Burnout Symptoms Test
Wondering if you or other folks are burned out? There seem to be many informal burnout surveys on the interwebs these days. If you're looking for valid and reliable measures of burnout, check out these recommended surveys from the National Academy of Medicine.
How to Recover From Burnout
Now let's look at some burnout recovery strategies to try. These are ideas to experiment with—let these be examples that inspire your own process of discovery. What do you notice about what recharges you and what drains you?
For more ideas similar to those in this post—especially for those of you in helping professions—check out The Resilient Practitioner. This book has been helpful for me as a therapist and teacher over the years.
Get Into Flow Mode
Flow is a state in which we are completely absorbed in an activity, to the extent that we experience timelessness, the leveraging of our skillset, and the orchestration of our entire being. It feels like firing on all cylinders or being "in the zone."
Flow was suggested as an antidote to languishing in a recently popular NY Times article. Although the author characterizes languishing as neither depression nor burnout, perhaps flow can still be helpful for offsetting burnout. Where are the sweet spots in your life where you can enter a state of flow?
Get With Your People
Who are the people who walk in very similar shoes as you? These are the folks who have been in the same specific white water rapids as you and have an immediate, unspoken understanding of your lived reality. Circle up with them when you can, whether online or in-person, and band together for a sense of emotional solidarity. Whether you are suffering the effects of intergenerational racial trauma, a toxic work environment, or patients who have died, shared emotional understanding can be powerful.
Getting creative can involve creating something tangible with your hands, such as drawing, painting, calligraphy, woodworking, knitting, etc. It can involve cooking, songwriting, playing music, writing poetry, or creating memes.
Resist the temptation to say, "I'm not a creative person." I believe that all humans are creative at their core, although it can look profoundly different from person to person. Some people exude creativity in how they play a sport, lead a team, decorate their home, or design websites.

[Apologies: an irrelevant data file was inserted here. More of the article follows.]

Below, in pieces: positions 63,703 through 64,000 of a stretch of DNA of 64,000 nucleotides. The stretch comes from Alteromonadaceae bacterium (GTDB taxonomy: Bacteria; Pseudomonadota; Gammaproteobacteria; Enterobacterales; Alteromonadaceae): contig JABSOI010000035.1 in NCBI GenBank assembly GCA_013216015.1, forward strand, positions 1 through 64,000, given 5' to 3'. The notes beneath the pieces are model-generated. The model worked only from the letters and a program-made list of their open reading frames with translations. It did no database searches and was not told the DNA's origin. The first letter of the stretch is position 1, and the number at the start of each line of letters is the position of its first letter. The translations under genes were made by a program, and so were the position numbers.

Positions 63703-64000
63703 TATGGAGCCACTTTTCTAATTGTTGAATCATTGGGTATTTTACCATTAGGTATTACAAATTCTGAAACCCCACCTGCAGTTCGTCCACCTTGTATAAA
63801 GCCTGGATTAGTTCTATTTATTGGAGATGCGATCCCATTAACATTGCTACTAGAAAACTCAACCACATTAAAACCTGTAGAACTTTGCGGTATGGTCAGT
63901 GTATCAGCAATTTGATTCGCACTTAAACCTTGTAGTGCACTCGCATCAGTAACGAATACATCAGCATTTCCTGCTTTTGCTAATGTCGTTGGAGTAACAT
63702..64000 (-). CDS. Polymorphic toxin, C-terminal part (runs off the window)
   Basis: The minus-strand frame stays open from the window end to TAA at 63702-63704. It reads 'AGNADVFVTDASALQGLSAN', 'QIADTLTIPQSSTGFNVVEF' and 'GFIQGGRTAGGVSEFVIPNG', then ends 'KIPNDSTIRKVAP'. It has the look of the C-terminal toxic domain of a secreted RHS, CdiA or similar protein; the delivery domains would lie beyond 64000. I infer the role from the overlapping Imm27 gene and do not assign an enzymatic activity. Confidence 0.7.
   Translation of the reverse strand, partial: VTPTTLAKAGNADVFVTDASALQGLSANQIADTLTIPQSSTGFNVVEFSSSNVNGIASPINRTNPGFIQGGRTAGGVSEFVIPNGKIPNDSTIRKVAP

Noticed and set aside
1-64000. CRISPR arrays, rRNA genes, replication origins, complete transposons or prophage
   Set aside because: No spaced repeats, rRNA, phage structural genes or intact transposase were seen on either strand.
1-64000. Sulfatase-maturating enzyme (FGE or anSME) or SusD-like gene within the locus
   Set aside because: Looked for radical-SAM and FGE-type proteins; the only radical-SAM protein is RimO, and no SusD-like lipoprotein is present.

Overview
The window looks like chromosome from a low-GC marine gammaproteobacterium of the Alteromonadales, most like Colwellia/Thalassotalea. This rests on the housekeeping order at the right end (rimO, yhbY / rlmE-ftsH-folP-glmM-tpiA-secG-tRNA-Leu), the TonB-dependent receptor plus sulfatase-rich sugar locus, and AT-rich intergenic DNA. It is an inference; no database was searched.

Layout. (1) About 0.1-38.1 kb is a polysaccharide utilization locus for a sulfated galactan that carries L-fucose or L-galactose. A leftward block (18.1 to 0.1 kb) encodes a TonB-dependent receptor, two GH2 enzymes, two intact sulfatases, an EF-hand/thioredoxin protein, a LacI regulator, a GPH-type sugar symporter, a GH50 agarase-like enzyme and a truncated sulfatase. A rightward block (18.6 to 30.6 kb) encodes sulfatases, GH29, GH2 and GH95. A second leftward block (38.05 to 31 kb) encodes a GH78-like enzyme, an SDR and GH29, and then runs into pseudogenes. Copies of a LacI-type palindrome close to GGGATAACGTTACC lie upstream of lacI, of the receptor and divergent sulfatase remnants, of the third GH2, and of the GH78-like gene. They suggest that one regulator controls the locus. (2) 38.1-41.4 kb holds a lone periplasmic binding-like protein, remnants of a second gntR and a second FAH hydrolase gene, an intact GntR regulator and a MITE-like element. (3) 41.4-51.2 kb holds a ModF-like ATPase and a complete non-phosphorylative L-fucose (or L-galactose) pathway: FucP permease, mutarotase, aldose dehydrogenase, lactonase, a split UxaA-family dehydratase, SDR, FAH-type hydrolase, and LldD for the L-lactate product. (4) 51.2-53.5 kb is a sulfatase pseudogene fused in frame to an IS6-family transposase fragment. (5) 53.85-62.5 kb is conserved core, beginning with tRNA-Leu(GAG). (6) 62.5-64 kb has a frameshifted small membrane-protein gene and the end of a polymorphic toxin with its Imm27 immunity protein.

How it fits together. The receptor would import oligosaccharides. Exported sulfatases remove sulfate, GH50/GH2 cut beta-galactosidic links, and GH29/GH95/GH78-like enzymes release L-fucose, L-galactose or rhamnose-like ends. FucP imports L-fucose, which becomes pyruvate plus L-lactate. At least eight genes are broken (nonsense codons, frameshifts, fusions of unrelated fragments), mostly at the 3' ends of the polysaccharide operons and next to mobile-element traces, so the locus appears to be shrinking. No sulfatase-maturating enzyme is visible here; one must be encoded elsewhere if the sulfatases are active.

For many of us, we have been living a lockdown lifestyle for more than a year. If the public health guidelines in your area permit, get into the great outdoors. Get into wide open spaces and notice very mindfully the beauty that surrounds you. Notice what you see, hear, taste, touch, and smell while in nature. If you're the adventurous type, seek out a new outdoor adventure.
Get Into Something Different
As you experiment with burnout recovery ideas, try to get outside the realm of what you usually do in the context of what burned you out (school, work, etc.). For example, if you work in a hospital setting, try to seek out an activity or focus that is entirely unrelated to the medical field. If you're a math teacher, try pottery. If you're a firefighter, try surfing. If your role requires a lot of reading, try listening to podcasts. You get the idea.
You can also apply this idea of "something different" to your actual job or studies. Maybe it means you try a different role, capacity, population, or approach within that job or field of study. Maybe it means you delegate pieces of your role.
Get Grind Culture Out of You
At least here in southern California, it's all about the grind and hustle. These are almost subconsciously treated as virtues; the busier you are, the more productive you are, the more commendable or important or successful you must be. Let me be blunt: this is making us sick and tired. Let's be sick and tired of grind culture instead.
Let's resist the riptide that says we need to be more—fitter, happier, faster, richer, smarter, more powerful, more efficient. This is the road to misery, paved with great intentions. Let's value paring down, focusing on the essentials in life, and simplifying. Let's value lessening.
Here are 68 coping skills to try for anxiety or depression today
Get Some Rest
I am a big believer that we are all created for rhythms of working and resting. If this is part of our DNA as humans, we would do well to develop disciplines of rest. It's a lot harder than it sounds but so profoundly worth it. Rest is a weapon.